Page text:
Moreover, the role of natural selection in virus evolution is not easily predicted, rendering rampant speculation around the evolutionary trajectory of a virus during a nascent outbreak investigation especially problematic. The pervasive claim that a virus will mutate to become more virulent during an outbreak is particularly illustrative of this phenomenon, even though this spectre of a ‘super killer’ virus is baseless. In reality, the evolution of virulence is a highly complex topic that has inspired extensive research on evolutionary theory and debate6. Mutations can also make a virus either more or less virulent. A common idea is that virulence will only change — either upwards or downwards — if it increases the transmission rate of the virus, which effectively means an increase in the number of virus ‘offspring’. However, high virulence may (although by no means always) reduce transmissibility if the host is too sick to expose others. Without information on the precise evolutionary forces and selection pressures in operation, predicting how virulence might evolve is an extremely difficult and perhaps futile task.

This is not to say that mutations and natural selection don’t occur during disease outbreaks, but rather that their epidemiological relevance is often hard to quantify. Mutations are requisite during host jumps, for example, when a virus ‘spills over’ from an animal reservoir into humans or utilizes an alternate arthropod vector for transmission. Mutations at amino acid 30 in the Gag protein of human immunodeficiency virus-1 (HIV-1) have been proposed as adaptations for the simian immunodeficiency virus (SIV) ancestors in chimpanzees to increase infectivity in humans7. In chikungunya virus, a single mutation (E1-A226V) appearing during epidemics has been suggested as a signature of adaptation to an alternate mosquito vector, Aedes albopictus8, while a single mutation (GP-A82V) in Ebola virus increased infection of human cells9. It is also hypothesized that mutations in highly pathogenic avian influenza A(H5N1) could lead toward more efficient human-to-human transmission10, although thankfully this has yet to occur. While there are many examples of mutations that alter virulence or cause drug resistance and hence impact human health11, speculating about the phenotype of any new mutation can be dangerous during fast-moving outbreaks. It takes a non-trivial amount of effort to experimentally and epidemiologically verify these phenotypes.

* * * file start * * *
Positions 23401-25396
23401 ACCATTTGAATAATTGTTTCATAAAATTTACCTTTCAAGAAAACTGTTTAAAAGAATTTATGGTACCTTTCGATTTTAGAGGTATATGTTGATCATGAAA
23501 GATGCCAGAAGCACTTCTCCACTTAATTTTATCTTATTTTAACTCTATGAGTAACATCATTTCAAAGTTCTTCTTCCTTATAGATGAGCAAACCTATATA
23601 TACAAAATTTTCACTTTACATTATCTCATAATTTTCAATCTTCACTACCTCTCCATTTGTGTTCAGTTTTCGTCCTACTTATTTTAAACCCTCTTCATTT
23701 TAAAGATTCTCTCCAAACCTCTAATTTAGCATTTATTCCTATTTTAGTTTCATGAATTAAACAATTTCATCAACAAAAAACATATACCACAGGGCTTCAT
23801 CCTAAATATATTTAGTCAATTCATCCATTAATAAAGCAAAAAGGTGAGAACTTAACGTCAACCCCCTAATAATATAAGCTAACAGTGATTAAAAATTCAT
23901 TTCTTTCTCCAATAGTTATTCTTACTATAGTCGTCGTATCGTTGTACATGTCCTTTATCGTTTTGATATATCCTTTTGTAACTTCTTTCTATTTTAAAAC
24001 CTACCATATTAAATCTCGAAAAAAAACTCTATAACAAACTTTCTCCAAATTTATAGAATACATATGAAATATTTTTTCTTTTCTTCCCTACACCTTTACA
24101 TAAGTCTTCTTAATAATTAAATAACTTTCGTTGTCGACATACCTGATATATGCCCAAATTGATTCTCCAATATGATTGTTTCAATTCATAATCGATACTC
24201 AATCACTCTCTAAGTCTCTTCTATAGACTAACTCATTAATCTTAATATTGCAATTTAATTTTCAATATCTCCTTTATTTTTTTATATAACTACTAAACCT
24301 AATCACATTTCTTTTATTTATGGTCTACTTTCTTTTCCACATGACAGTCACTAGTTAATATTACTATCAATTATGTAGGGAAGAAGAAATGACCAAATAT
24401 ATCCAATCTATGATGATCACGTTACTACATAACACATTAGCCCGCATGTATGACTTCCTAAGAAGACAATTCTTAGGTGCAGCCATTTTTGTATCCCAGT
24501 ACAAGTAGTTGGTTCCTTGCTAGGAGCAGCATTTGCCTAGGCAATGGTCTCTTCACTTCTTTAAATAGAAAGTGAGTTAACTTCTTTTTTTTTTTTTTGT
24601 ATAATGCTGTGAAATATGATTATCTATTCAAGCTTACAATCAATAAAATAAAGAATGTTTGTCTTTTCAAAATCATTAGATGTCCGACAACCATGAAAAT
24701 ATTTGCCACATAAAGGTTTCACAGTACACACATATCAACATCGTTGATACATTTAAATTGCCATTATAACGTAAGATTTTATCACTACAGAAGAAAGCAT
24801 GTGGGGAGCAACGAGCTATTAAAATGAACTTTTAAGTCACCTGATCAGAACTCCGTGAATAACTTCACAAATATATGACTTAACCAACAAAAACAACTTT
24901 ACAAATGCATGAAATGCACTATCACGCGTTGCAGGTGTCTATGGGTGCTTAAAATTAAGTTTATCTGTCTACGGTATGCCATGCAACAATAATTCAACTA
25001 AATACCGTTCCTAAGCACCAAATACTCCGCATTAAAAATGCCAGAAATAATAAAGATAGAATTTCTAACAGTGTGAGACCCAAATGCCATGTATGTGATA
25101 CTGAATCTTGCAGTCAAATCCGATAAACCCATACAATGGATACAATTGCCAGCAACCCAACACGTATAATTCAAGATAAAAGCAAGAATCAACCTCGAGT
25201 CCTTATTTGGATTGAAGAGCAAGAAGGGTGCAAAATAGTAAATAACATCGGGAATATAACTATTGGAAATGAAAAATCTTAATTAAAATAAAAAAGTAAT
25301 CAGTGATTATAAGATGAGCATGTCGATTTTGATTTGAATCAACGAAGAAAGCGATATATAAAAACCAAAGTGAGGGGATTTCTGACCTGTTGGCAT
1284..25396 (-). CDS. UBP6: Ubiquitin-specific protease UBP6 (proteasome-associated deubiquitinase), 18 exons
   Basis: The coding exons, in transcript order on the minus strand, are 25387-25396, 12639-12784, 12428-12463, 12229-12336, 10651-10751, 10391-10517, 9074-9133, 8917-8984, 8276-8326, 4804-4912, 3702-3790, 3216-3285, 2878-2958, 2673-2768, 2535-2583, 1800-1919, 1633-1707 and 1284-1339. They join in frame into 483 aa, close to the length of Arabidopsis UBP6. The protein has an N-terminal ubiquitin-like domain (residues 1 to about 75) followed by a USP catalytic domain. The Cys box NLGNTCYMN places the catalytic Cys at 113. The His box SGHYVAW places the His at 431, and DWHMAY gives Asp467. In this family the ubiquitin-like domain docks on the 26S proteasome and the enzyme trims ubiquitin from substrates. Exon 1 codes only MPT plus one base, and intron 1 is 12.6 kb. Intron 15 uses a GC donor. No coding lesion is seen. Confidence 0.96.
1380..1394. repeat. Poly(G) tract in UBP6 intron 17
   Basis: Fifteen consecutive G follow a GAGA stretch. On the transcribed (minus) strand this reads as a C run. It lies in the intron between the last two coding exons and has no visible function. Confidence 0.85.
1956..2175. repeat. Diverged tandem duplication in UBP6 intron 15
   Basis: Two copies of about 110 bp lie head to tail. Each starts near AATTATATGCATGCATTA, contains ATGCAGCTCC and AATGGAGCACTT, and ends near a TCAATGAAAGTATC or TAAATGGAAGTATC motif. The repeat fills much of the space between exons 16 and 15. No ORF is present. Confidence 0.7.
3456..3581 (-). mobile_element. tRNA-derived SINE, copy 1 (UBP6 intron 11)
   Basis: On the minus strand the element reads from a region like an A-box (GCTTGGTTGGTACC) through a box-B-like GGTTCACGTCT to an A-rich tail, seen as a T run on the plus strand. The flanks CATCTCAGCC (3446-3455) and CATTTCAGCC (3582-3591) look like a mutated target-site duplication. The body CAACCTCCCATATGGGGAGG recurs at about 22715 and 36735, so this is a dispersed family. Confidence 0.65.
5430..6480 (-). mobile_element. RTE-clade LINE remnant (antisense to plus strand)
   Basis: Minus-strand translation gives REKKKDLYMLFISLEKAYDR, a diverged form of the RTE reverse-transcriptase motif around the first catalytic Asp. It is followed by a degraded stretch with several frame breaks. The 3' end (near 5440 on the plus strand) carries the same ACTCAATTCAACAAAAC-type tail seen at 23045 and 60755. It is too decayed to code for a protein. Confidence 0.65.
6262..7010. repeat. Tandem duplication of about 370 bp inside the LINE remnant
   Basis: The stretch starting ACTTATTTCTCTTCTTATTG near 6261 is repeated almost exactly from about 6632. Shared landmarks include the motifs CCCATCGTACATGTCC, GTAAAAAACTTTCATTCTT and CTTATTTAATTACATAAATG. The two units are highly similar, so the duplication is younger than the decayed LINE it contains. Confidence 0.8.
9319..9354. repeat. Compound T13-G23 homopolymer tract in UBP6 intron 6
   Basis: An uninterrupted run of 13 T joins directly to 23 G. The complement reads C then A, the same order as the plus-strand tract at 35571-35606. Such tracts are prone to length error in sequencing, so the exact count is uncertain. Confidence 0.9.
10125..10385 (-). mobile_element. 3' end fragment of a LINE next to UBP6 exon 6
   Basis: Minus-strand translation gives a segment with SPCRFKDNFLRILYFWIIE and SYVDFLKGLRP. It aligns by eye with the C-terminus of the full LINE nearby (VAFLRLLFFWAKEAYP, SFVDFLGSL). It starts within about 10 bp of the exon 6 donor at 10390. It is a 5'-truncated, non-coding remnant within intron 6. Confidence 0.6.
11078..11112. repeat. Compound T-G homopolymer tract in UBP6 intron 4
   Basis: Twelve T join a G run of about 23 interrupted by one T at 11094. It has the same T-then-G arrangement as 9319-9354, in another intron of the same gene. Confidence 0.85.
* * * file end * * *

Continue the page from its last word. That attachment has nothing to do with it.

These warnings will probably not halt the question as to whether mutations will arise in SARS-CoV-2, enabling it to spread more efficiently between humans or generate a higher case fatality rate. In response, we can look to the 2002–2003 SARS-CoV epidemic. Large deletions in the open reading frame 8 (ORF8) region and mutations in the spike (S) protein were discovered during the early stages of the outbreak and eventually dominated the epidemic, suggesting that these were adaptations to humans12,13. Based on this observation, some hypothesized that virus genetic changes in part drove the SARS epidemic, but this claim is unsubstantiated14. So, could SARS-CoV-2 adapt in the same way? Yes. Will adaptation precipitate more deaths? Unlikely.

It is time to reshape our conception of mutations. Mutations are not indicative of outlandish and devastating new viral characteristics. Instead, they can inform our understanding of emerging outbreaks. Any claims over the consequences of mutation demand careful experimental and epidemiological evidence. Mutation is an inevitable consequence of being a virus. The pattern and time course of mutations in a virus genome are key for estimating phylogenetic trees, which, in turn, depict the course epidemics in effectively real time15. The developing field of genomic epidemiology is currently being employed in the mitigation and control of the SARS-CoV-2 outbreak. The rapid and open access deposition of virus genomes, most of which differ by mutation, is enabling precise investigations into patterns of spread. To this end, websites like and are leading the charge. Rather than fearing mutation, perhaps it is now time to embrace it.